Skip To Content
The Schmooze

Nic Cage’s Son Converts, Marries “Goddess” In Jewish Wedding Ceremony

On a golden day in Canyon County, California under a woven chuppa and in front of an aquamarine pool, Weston Cage Coppola married a woman he as at times referred to as a “goddess,” “my one true queen,” and “incarnation of everything I’ve ever desired.”

The groom was Weston Cage Coppola, son of the actor Nic Cage and relative of Francis Ford Coppola, whose sprawling collection of descendants include filmmaker Sofia Coppola and actor Jason Schwartzman. The source of Cage Coppola’s happiness was one Hila Aronian, an entrepreneur and real estate broker who says she is trilingual and hails from a Persian-Jewish background.

Cage Coppola, for whom the union is a third marriage, is an actor who has a troubled past, if not a troubled present. The movie scion was charged with two counts of hit-and-run and a DUI last February. In December of the same year, his ex-wife obtained a restraining order against Cage Coppola as well as full custody of their two children.

The couple wed at a sun-drenched ceremony the Aronian’s relatives’ estate in Canyon County, where guests enjoyed a “hookah bar” and a “cigar bar.”In his vows, Cage Coppola told Aronian, “My soul was programmed to love you before my physical birth.”

The real story, in this journalist’s humble opinion, is that of Rabbi Marc Rubenstein (“Rabbi to the Stars,” as he fashions himself on his website,) who officiated the wedding and apparently performed Cage Coppola’s conversion ceremony ahead of the wedding. Rabbi Rubenstein, whose credentials listed on his website include officiating “Leonard Nimoy’s mother son’s wedding,” does “25 things at weddings that other rabbis might not do.” This, remarkably, includes everything from “Get my hair professionally done for each wedding so that it looks the best it can be” to “Making sure that the ring bearer and flower girl go potty if they are real young, just before the wedding.”

Jenny Singer is a writer for the Forward. You can reach her at [email protected] or on Twitter @jeanvaljenny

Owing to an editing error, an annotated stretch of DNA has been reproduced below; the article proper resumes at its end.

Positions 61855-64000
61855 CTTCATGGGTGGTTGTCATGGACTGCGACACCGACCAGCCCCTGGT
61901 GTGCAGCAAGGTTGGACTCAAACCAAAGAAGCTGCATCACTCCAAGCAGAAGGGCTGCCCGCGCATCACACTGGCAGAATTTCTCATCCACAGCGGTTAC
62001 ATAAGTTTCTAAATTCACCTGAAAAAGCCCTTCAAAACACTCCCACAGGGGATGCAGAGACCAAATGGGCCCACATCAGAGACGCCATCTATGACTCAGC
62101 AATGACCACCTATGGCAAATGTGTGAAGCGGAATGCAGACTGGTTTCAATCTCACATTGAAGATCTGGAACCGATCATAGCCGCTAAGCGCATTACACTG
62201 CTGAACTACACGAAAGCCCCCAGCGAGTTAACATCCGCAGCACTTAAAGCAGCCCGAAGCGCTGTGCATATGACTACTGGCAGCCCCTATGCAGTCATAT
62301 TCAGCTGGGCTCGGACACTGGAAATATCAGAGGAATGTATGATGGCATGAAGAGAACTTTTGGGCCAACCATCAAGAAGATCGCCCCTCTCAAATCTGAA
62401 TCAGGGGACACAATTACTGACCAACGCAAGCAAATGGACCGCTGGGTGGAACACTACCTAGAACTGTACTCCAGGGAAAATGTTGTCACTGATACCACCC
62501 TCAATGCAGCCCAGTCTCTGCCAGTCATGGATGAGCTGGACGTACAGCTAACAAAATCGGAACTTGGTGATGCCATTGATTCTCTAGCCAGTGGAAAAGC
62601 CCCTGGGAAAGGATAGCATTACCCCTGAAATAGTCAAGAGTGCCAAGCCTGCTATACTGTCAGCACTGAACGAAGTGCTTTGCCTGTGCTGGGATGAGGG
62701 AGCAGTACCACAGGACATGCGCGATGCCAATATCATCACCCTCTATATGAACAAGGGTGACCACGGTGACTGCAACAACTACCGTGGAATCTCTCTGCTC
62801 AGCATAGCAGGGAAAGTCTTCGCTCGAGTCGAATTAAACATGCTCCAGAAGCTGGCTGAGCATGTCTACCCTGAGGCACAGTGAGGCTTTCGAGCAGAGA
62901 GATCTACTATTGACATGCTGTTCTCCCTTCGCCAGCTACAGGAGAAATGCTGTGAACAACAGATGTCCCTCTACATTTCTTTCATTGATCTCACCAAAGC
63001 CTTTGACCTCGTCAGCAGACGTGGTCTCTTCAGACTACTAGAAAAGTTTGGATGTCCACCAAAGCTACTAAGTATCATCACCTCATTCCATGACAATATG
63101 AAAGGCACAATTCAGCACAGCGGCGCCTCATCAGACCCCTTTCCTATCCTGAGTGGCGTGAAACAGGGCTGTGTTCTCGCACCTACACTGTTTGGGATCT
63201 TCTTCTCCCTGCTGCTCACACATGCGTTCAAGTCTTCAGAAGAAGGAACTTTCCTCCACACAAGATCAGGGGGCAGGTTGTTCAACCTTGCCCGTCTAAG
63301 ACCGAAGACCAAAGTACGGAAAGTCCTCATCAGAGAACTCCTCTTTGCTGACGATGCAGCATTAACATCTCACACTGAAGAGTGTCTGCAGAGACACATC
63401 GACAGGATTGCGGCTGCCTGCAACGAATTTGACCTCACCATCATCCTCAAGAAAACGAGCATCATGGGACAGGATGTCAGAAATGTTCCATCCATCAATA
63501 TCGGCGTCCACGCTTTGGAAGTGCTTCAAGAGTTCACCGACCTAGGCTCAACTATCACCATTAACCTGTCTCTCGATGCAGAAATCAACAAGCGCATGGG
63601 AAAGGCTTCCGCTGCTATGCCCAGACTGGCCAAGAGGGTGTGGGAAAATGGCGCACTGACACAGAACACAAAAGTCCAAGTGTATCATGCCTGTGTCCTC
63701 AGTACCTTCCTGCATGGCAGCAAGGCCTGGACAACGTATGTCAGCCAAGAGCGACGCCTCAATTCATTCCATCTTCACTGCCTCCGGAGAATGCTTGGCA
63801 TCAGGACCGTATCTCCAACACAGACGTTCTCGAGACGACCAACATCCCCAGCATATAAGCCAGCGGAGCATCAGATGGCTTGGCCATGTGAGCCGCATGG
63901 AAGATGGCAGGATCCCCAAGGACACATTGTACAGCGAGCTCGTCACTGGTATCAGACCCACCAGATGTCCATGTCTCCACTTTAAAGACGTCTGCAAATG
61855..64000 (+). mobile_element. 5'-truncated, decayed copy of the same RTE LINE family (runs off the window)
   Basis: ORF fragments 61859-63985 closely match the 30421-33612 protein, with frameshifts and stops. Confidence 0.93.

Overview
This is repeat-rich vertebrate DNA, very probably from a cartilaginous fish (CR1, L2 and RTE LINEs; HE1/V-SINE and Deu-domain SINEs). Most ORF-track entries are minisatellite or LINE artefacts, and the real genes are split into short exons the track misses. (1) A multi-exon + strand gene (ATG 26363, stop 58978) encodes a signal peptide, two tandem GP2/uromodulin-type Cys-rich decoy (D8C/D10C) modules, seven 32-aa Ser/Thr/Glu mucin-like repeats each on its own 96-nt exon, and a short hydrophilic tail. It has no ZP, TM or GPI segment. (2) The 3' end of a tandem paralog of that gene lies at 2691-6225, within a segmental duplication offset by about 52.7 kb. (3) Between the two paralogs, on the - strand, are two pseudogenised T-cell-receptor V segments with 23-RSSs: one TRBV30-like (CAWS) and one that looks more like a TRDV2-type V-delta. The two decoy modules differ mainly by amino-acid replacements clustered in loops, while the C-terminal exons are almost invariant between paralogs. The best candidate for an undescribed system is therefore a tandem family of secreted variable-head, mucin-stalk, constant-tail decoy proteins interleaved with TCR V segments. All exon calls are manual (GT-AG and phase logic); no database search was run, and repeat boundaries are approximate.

I hope you appreciated this article. Before you go, I’d like to ask you to please support the Forward’s award-winning, nonprofit journalism during this critical time.

Now more than ever, American Jews need independent news they can trust, with reporting driven by truth, not ideology. We serve you, not any ideological agenda.

At a time when other newsrooms are closing or cutting back, the Forward has removed its paywall and invested additional resources to report on the ground from Israel and around the U.S. on the impact of the war, rising antisemitism and the protests on college campuses.

Readers like you make it all possible. Support our work by becoming a Forward Member and connect with our journalism and your community.

Make a gift of any size and become a Forward member today. You’ll support our mission to tell the American Jewish story fully and fairly. 

— Rachel Fishman Feddersen, Publisher and CEO

Join our mission to tell the Jewish story fully and fairly.

Republish This Story

Please read before republishing

We’re happy to make this story available to republish for free, unless it originated with JTA, Haaretz or another publication (as indicated on the article) and as long as you follow our guidelines. You must credit the Forward, retain our pixel and preserve our canonical link in Google search.  See our full guidelines for more information, and this guide for detail about canonical URLs.

To republish, copy the HTML by clicking on the yellow button to the right; it includes our tracking pixel, all paragraph styles and hyperlinks, the author byline and credit to the Forward. It does not include images; to avoid copyright violations, you must add them manually, following our guidelines. Please email us at [email protected], subject line “republish,” with any questions or to let us know what stories you’re picking up.

We don't support Internet Explorer

Please use Chrome, Safari, Firefox, or Edge to view this site.